An archive is a collection of documents, records, and other materials that are created or received by an organization, family, or person, and kept permanently.
Archives are also a physical place for gathering firsthand facts, data, and evidence from primary sources. Some of the primary sources commonly found in archives include:
Letters and emails
Final and draft versions of reports
Archives in the National Park Service
The National Park Service archives collects and preserves permanent records vital to the function and mission of the NPS. These records are valuable for many purposes:
Government accountability in legal and fiscal record-keeping
Evidence of work completed, and preservation of data gathered during that work
Informing park managers about how each park's resources have been cared for in the past and how best to continue that mission into the future
Providing the raw material for writing the histories of the NPS organization and individual parks
Evidence of trends in environmentalism, conservationism, outdoor recreation, family vacationing, as well as other issues important to the American public.
Though most of the materials in the archives came from the park itself, NPS also accepts collections donated by organizations, persons, and families directly related to the history of the parks.
The Canyonlands National Park archives preserves information related to archeology, geology, history, wildlife habitat, plant life, hydrology, and more as part of the NPS mission.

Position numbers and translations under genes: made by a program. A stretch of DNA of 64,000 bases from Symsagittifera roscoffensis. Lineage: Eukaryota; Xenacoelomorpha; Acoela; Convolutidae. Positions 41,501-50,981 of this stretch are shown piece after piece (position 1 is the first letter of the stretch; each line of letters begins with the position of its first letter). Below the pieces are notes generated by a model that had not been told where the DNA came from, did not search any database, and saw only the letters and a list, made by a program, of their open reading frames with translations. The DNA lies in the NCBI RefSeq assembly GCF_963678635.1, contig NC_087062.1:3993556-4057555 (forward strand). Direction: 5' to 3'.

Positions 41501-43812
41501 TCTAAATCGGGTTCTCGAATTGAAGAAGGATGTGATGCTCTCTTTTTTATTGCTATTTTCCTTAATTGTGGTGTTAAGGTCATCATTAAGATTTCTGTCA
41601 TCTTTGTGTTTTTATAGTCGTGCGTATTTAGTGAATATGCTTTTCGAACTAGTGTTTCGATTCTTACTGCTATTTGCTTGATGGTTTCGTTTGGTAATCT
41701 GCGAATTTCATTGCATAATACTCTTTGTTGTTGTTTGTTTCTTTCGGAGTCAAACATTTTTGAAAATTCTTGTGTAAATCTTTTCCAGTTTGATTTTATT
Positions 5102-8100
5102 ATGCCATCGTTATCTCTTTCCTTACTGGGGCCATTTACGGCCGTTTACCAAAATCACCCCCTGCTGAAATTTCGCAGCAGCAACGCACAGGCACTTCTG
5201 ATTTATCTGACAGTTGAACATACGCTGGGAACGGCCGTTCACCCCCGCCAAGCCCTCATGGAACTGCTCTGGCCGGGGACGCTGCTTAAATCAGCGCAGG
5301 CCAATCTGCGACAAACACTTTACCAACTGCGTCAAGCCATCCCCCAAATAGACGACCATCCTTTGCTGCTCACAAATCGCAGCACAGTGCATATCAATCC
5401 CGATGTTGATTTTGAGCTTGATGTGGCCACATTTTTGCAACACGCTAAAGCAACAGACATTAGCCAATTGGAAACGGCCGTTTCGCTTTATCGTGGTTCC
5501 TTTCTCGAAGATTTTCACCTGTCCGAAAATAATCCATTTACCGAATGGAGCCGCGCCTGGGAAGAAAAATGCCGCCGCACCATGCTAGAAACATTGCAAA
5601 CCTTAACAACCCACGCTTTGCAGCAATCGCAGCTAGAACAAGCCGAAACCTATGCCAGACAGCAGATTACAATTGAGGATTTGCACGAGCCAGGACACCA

Who can use the Canyonlands National Park archives?
Anyone interested in using the park archives can request to use the collections on weekdays. Access is by appointment only. We lack the space to accommodate more than one researcher at a time for the four parks we manage.
If you are interested in using the archives, you will need to read, fill out, and return the following forms to the archivist:
Finding aids are guides to finding information in an archival collection. They are similar to a catalog or a book index, but finding aids can be quite a mystery to even an experienced scholar.
Most researchers should read secondary sources and other background material before looking for primary sources and evidence in an archive. Before requesting material, it is important to know what you need and what type of material may have the information you are seeking.
You may use the finding aids below to determine if we have information you are interested in viewing. We have more finding aids offline, therefore it is best to email us if you do not find what you are looking for.
After you email us, the archivist will conduct a reference interview with you. This is a conversation to determine your information needs and purpose, to guide you to appropriate tools, and to help you identify relevant resources. Be sure to discuss your research questions; the archivist may be able to tell you exactly where to find the evidence you seek.